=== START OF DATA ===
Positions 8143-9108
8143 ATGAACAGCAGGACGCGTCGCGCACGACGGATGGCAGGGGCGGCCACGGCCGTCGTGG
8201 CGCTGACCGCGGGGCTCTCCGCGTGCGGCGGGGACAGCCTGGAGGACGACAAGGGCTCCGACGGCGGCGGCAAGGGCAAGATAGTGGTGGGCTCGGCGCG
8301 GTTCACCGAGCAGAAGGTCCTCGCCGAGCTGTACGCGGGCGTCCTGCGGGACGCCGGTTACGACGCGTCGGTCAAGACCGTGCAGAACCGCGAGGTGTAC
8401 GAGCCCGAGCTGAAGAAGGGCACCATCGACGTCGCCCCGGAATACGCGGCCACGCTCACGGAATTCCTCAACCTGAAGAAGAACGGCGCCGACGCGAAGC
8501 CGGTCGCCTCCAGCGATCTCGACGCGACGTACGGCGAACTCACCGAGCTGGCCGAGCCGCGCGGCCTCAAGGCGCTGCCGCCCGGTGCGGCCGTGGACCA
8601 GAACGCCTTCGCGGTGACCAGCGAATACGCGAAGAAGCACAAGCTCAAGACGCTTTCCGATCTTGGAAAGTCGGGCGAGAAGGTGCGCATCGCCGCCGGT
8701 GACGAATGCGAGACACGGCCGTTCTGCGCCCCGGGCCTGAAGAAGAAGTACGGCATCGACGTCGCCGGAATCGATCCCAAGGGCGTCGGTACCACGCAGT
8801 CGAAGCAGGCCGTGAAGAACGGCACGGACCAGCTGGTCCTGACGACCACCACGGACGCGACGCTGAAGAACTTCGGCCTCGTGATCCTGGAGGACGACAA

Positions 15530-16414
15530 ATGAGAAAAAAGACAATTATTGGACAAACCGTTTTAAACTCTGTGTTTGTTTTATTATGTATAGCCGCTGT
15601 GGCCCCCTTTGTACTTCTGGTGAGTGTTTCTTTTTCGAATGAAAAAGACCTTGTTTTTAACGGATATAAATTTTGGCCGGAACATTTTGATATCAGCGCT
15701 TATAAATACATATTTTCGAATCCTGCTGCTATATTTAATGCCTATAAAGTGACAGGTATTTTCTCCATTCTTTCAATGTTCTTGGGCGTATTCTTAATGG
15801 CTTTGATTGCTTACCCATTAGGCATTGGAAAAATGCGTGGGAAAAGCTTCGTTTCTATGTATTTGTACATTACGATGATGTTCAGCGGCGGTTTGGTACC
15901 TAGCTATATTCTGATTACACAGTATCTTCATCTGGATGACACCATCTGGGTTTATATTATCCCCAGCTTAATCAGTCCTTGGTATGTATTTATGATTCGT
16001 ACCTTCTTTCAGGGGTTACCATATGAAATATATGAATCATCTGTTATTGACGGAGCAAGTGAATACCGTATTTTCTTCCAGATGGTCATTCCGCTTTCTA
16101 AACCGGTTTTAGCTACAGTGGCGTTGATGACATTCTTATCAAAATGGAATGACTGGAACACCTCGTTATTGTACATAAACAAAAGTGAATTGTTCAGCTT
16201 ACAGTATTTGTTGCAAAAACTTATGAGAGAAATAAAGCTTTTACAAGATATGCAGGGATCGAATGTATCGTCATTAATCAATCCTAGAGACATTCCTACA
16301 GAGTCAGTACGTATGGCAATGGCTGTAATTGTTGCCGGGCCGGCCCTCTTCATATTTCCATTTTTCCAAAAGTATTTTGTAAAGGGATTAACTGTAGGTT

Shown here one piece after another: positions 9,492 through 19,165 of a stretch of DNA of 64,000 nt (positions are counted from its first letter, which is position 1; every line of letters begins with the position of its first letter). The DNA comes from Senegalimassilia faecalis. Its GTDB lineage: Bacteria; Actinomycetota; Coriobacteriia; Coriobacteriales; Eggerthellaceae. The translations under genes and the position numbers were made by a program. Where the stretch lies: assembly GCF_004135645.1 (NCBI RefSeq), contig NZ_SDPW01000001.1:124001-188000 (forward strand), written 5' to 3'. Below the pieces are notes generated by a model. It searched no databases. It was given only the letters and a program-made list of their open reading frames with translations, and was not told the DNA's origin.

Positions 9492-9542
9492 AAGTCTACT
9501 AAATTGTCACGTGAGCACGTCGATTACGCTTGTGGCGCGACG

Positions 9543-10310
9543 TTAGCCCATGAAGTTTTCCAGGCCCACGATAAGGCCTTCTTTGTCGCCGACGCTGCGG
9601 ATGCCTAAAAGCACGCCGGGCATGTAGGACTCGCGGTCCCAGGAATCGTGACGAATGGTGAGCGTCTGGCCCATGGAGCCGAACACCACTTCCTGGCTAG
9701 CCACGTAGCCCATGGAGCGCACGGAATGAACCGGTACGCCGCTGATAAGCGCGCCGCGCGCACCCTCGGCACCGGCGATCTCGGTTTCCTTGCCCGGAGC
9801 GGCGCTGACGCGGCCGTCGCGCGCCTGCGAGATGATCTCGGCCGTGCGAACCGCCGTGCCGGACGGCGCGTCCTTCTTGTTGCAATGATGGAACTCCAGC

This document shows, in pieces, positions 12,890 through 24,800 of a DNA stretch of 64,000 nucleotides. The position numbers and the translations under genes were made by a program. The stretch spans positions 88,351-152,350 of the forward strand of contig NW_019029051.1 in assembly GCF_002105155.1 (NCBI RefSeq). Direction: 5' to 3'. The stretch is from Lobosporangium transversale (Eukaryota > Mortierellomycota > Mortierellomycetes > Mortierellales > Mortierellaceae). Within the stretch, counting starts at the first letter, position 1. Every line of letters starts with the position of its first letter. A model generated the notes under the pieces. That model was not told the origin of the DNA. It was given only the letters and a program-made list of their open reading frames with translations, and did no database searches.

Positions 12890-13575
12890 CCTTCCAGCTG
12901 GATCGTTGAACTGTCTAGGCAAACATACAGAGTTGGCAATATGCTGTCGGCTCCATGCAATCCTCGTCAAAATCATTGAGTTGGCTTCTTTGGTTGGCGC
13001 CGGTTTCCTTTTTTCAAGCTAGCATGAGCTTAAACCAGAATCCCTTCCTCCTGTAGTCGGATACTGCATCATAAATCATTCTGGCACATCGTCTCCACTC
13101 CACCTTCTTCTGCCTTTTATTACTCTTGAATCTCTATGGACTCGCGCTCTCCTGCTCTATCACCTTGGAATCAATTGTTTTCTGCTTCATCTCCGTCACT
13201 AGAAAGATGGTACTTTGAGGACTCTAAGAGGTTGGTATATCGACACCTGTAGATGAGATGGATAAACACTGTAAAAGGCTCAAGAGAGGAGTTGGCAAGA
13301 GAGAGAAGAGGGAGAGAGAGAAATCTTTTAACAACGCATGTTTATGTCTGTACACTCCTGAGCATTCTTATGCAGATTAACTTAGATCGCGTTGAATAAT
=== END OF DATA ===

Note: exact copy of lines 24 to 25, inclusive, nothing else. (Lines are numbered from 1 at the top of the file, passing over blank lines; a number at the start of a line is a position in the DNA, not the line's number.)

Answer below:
Positions 9543-10310
9543 TTAGCCCATGAAGTTTTCCAGGCCCACGATAAGGCCTTCTTTGTCGCCGACGCTGCGG